November 2018

“Teacher, we want you to do whatever we ask of you.” (Mark 10:35b) In the
Gospel of Mark, the Disciples are portrayed as an especially challenged
group of people. They seem to misunderstand a lot about Jesus, about
God, and our faith. In Mark 9:33-37 they show their competitive side as they
argue over who is the greatest among them, and even after this discussion
and the clear response of Jesus, in Mark 10:32-34, James and John, sons of
Zebedee come to ask that they might occupy positions of great honor
alongside Jesus. The disciples just don’t get it. They compete; they argue a
lot. And yet God is at work with them, and they grow to set the foundation
for our lives in faith and all the countless generations that followed. And
God c an be at work in us too.
Jesus also warns the disciples that the road or journey of discipleship is not
easy. It is worthwhile, the most worthwhile or best life we can put ourselves
to. The conflict that is revealed throughout the Bible (and there is a ton of
conflict) shows us that while we want to work together and to love each
other as God loves us all, we cannot avoid conflict. A good church is not
one that avoids or doesn’t have any conflict, but one that learns how to
process it faithfully. When we hide it, we risk suppressing it in unhealthy ways
that prevents growth, and it is likely to surface later in the worst ways. When
we trust God, trust the growth of God’s love in our hearts, and learn to trust
one another, it means that there will be conflict that we work out together
i n God’s guidance.
Among gifted, intelligent, diverse people who are passionate about receiving
God’s love and serving God, we will often see things differently. We can
work out and work through those differences to see a more complete picture,
developing deeper understanding together. Our world today seems so
fractured. Difficulties and challenges cannot prevent us from living our faith.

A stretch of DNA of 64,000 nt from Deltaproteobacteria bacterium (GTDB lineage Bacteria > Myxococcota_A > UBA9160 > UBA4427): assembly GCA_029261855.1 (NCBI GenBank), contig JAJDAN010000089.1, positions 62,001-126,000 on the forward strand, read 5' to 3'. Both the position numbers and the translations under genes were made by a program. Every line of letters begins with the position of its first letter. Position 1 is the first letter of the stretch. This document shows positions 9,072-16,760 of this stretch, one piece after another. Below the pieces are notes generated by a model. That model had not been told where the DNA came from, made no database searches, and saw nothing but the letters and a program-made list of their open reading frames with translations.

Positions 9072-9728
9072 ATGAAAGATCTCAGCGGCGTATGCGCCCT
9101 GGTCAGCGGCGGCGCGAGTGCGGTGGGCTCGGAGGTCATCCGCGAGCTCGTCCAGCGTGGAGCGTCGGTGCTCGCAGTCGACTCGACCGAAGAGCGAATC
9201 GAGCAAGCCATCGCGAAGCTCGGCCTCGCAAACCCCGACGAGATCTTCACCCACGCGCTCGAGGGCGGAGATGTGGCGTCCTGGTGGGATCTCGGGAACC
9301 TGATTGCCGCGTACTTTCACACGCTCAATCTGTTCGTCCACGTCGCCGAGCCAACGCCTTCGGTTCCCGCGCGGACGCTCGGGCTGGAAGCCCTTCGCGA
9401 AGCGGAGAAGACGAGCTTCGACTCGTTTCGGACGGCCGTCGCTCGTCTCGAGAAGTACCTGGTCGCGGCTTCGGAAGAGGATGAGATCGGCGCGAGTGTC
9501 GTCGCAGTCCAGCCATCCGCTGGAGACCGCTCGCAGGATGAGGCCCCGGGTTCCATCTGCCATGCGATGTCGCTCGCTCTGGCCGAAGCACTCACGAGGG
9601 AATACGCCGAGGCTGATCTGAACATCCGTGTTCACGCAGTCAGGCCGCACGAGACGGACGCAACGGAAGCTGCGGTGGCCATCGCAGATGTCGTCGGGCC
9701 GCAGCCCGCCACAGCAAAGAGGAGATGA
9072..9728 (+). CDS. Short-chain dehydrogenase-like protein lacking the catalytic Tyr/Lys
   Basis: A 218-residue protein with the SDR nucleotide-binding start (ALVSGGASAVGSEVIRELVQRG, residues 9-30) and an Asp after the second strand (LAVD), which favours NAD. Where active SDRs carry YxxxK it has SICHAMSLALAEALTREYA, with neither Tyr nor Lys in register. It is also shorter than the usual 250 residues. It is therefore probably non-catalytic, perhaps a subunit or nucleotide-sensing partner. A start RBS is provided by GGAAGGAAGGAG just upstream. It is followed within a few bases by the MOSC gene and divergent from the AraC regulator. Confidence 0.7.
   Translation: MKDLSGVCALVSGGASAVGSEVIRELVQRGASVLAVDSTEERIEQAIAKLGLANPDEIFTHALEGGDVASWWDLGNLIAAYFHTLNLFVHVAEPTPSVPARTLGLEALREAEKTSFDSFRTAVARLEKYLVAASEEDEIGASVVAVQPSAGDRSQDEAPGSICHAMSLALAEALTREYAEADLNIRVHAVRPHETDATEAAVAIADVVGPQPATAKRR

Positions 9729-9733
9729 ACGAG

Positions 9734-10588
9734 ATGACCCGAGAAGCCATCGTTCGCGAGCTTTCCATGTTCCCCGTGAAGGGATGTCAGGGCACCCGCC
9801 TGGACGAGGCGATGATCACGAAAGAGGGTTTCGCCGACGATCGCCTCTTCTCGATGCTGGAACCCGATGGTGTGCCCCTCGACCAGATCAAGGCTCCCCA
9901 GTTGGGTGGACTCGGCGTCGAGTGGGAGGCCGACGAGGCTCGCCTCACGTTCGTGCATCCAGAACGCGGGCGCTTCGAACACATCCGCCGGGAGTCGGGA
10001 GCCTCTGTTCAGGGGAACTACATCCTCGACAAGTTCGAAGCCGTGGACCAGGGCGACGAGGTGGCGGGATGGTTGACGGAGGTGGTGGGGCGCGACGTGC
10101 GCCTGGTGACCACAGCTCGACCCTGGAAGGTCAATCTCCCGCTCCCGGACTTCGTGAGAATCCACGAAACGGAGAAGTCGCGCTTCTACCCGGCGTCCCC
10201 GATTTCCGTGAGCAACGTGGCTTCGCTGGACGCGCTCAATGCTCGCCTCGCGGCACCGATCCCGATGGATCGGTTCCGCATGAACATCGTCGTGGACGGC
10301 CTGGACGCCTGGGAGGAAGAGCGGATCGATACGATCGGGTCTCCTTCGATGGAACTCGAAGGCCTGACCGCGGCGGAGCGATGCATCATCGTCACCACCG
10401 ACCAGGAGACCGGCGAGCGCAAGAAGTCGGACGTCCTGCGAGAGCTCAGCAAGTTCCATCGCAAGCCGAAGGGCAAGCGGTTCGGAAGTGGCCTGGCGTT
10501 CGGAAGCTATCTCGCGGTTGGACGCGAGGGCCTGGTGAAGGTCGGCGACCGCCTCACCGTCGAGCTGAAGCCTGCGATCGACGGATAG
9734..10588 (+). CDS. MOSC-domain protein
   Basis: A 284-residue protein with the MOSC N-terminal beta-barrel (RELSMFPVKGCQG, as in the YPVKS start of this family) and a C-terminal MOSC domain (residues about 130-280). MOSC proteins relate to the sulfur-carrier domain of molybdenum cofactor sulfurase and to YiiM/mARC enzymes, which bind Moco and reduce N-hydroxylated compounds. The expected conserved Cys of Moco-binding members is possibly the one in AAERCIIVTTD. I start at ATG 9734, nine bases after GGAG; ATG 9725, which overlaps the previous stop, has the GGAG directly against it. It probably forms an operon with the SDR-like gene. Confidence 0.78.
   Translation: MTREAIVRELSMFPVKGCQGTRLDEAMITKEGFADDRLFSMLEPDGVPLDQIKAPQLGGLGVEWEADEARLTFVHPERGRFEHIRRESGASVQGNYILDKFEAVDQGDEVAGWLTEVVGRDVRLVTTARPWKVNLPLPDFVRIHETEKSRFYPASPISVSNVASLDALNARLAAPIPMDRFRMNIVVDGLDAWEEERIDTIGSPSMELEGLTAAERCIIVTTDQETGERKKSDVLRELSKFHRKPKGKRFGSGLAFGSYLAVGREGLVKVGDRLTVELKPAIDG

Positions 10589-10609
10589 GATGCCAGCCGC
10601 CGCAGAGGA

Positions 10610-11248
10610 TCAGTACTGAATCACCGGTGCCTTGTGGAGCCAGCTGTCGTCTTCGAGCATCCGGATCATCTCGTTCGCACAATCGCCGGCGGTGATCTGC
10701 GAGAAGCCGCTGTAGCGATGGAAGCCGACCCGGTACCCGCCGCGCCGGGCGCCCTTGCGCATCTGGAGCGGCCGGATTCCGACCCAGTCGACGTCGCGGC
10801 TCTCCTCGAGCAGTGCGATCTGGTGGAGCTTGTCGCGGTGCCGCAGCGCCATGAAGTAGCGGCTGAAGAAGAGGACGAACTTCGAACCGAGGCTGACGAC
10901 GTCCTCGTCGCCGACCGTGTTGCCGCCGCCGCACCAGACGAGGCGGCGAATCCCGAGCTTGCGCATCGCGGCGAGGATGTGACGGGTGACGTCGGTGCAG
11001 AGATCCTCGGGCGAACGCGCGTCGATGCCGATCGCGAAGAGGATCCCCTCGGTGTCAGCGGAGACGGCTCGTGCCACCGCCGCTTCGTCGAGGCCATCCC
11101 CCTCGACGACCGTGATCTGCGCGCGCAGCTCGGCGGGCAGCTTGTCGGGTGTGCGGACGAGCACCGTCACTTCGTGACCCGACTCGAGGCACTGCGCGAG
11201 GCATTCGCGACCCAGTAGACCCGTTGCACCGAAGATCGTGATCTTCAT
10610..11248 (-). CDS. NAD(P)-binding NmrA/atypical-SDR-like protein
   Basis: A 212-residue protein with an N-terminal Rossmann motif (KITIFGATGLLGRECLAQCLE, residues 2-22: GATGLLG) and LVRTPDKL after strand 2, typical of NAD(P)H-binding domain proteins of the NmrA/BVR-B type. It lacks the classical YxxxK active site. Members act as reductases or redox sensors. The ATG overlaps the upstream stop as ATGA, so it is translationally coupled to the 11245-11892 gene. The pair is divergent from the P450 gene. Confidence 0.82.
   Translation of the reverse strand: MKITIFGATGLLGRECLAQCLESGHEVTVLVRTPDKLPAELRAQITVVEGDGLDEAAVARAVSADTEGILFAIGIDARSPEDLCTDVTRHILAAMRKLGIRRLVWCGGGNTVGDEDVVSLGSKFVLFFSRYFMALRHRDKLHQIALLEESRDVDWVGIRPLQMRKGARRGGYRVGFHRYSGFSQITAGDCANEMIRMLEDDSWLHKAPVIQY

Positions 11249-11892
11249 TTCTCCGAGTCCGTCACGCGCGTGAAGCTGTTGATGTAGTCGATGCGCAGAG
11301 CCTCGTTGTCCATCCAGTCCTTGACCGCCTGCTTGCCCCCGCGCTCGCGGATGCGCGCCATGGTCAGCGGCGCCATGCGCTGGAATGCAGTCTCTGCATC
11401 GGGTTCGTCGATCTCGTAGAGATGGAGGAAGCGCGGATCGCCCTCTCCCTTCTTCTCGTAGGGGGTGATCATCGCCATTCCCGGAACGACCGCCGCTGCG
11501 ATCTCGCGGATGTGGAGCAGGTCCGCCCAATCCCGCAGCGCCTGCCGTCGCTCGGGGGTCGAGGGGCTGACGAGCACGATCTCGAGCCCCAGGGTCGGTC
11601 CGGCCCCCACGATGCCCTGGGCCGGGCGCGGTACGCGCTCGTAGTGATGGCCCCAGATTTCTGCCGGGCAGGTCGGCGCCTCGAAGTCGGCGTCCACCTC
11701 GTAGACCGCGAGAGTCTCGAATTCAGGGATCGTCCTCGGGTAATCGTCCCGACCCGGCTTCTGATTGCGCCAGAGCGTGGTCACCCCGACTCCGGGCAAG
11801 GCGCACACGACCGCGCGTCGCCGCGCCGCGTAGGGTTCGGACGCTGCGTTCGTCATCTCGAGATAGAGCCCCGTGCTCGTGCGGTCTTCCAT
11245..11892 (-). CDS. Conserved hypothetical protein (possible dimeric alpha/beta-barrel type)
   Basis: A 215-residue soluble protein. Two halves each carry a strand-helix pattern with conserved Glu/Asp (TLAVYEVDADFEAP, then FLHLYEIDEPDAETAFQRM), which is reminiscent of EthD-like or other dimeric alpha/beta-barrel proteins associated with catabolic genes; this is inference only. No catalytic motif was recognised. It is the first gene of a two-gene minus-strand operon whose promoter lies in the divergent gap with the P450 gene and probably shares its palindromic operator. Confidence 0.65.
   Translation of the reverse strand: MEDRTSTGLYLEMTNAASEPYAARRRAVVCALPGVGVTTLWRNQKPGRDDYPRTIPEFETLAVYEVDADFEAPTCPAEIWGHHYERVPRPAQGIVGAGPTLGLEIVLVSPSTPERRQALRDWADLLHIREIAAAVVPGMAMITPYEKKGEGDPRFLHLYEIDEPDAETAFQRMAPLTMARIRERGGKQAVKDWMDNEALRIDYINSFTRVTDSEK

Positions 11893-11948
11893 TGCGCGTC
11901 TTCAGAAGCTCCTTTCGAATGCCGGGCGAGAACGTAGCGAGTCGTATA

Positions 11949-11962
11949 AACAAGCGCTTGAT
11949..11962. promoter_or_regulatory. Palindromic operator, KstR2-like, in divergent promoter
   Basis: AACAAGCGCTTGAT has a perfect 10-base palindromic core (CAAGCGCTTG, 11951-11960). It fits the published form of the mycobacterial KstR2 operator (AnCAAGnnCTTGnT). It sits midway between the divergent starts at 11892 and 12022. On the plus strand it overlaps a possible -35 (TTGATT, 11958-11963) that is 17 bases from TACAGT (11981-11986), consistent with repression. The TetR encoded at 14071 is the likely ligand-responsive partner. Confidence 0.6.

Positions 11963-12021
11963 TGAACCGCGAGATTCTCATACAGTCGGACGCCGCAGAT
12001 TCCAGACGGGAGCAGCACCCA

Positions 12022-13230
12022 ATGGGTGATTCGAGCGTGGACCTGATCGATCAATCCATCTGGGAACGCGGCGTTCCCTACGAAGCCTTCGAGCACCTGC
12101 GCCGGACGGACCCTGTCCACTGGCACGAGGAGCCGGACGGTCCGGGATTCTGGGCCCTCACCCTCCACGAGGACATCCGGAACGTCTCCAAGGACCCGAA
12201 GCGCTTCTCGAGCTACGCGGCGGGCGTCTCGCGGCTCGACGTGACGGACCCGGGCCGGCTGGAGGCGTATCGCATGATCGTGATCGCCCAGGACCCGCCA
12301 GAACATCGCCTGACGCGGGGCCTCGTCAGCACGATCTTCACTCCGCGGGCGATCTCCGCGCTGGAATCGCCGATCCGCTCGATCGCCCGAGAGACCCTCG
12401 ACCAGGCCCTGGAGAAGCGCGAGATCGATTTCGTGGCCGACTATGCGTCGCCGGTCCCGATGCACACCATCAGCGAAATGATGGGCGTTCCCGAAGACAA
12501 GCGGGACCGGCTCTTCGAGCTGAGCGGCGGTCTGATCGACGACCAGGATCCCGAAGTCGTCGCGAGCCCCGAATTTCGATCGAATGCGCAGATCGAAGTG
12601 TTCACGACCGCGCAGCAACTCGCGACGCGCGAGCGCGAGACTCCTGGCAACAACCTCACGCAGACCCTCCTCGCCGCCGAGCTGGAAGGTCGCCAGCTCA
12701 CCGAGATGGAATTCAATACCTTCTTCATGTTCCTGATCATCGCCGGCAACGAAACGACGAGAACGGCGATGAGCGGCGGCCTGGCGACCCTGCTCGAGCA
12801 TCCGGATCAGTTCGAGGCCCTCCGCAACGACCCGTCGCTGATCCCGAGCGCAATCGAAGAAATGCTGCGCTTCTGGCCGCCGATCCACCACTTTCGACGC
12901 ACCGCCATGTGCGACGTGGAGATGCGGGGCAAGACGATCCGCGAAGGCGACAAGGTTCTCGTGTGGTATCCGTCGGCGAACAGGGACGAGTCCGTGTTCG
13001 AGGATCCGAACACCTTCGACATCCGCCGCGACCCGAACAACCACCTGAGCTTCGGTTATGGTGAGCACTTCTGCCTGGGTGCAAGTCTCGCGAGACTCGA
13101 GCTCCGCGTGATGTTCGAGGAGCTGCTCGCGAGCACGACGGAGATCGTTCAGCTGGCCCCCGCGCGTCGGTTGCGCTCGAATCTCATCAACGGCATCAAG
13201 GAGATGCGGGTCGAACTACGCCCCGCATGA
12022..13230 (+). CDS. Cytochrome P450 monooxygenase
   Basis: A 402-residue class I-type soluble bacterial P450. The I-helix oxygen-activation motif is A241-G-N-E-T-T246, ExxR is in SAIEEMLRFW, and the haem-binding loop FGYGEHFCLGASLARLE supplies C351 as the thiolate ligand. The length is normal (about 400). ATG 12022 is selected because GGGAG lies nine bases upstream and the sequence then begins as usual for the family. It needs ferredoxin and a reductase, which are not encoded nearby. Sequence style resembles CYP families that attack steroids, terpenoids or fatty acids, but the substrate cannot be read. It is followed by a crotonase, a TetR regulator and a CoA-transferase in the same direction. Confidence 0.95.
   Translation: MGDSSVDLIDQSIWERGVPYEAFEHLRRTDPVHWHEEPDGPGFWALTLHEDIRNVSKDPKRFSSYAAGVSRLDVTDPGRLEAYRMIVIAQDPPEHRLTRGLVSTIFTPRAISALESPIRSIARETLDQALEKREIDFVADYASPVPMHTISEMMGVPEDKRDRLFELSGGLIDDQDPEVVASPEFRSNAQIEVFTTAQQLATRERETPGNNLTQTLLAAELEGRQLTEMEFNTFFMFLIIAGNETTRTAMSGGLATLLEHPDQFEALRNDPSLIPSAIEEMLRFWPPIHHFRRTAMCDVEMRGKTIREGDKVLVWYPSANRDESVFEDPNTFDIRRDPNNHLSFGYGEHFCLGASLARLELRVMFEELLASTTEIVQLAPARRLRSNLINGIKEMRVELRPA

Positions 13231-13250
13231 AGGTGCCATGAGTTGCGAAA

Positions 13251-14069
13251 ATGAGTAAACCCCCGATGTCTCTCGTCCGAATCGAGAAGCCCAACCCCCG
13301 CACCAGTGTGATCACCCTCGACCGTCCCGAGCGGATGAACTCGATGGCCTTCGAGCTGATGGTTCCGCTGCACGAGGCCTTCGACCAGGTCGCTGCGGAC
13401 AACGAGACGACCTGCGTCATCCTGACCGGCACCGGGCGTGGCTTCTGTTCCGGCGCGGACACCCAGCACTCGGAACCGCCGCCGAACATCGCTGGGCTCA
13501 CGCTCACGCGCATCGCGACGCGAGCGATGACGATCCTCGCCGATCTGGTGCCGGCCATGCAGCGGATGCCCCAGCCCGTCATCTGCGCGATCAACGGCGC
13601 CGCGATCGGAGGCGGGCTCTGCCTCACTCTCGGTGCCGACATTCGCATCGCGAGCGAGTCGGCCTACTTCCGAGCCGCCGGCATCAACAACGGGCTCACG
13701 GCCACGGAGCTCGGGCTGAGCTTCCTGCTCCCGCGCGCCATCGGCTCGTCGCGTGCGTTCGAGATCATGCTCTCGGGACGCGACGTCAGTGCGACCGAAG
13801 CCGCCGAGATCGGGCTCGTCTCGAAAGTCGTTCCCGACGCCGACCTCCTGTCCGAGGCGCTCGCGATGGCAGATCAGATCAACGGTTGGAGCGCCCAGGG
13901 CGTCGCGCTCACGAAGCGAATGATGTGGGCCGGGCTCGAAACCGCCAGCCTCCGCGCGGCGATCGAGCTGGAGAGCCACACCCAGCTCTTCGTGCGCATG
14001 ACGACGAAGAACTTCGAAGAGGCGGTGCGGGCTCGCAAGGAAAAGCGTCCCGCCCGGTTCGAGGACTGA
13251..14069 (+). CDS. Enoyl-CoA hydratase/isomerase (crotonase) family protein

They certainly will not prevent God from being faithful with us. Such is the
witness of the cross and those sons of Zebedee. When challenges come, it
can be helpful to remember that they are often a sign of movement and
transformation.
As we approach a time of year in November of consecration in our dedication
and commitments to Christ through Time & Talent, and our Financial
giving, we know we all face many challenges, with many of the greatest
ones being the ones in our own hearts. We can’t be afraid of change and
transformation; or, like so many people today, even fear success because
we are too happy with what is comfortable, known, and under our control.
With Christ, we step out in faith. Please take a look at our list of ministries and
consider how God is calling you to serve in 2019. While on vacation, I was
finally able to read several books I’ve had and only skimmed through. In the
book, The God-Shaped Brain, I read a quote, “Love has nothing to do with
what you get; It’s what you are expected to give – which is (that means)
everything. – Anonymous

I thought of how Jesus took the misfit band of disciples and called them friends, partners in ministry (John 15:14-15). Jesus went further and taught that the bad actions we do are symptoms of the problems. We have often created a system designed to treat the symptom rather than the real problem. We have misdiagnosed our greater, or great-est problem. It is the fearful and selfish heart that is at the root of our sins. We need to accept God’s remedy for the underlying illness; our hearts and minds need to be healed by God’s love. Instead of seeking simply to have our mis-deeds pardoned and our sins appeased, we must allow God’s love to take control of our lives. We don’t earn our way to heaven; our faith is not a business transaction. Instead of filling our lives with lots of actions that only run us around in circles, we need to get closer to God in effective ways. “Friendship consists in forgetting what one gives, and remembering what one receives. – Alexandre Dumas Pere I pray that the month ahead is a time of deep renewal for us all, when we accept anew the great gift God has entrusted to us by faith. As Jesus entrusts us with his friendship, may we give him ours in return. – Tim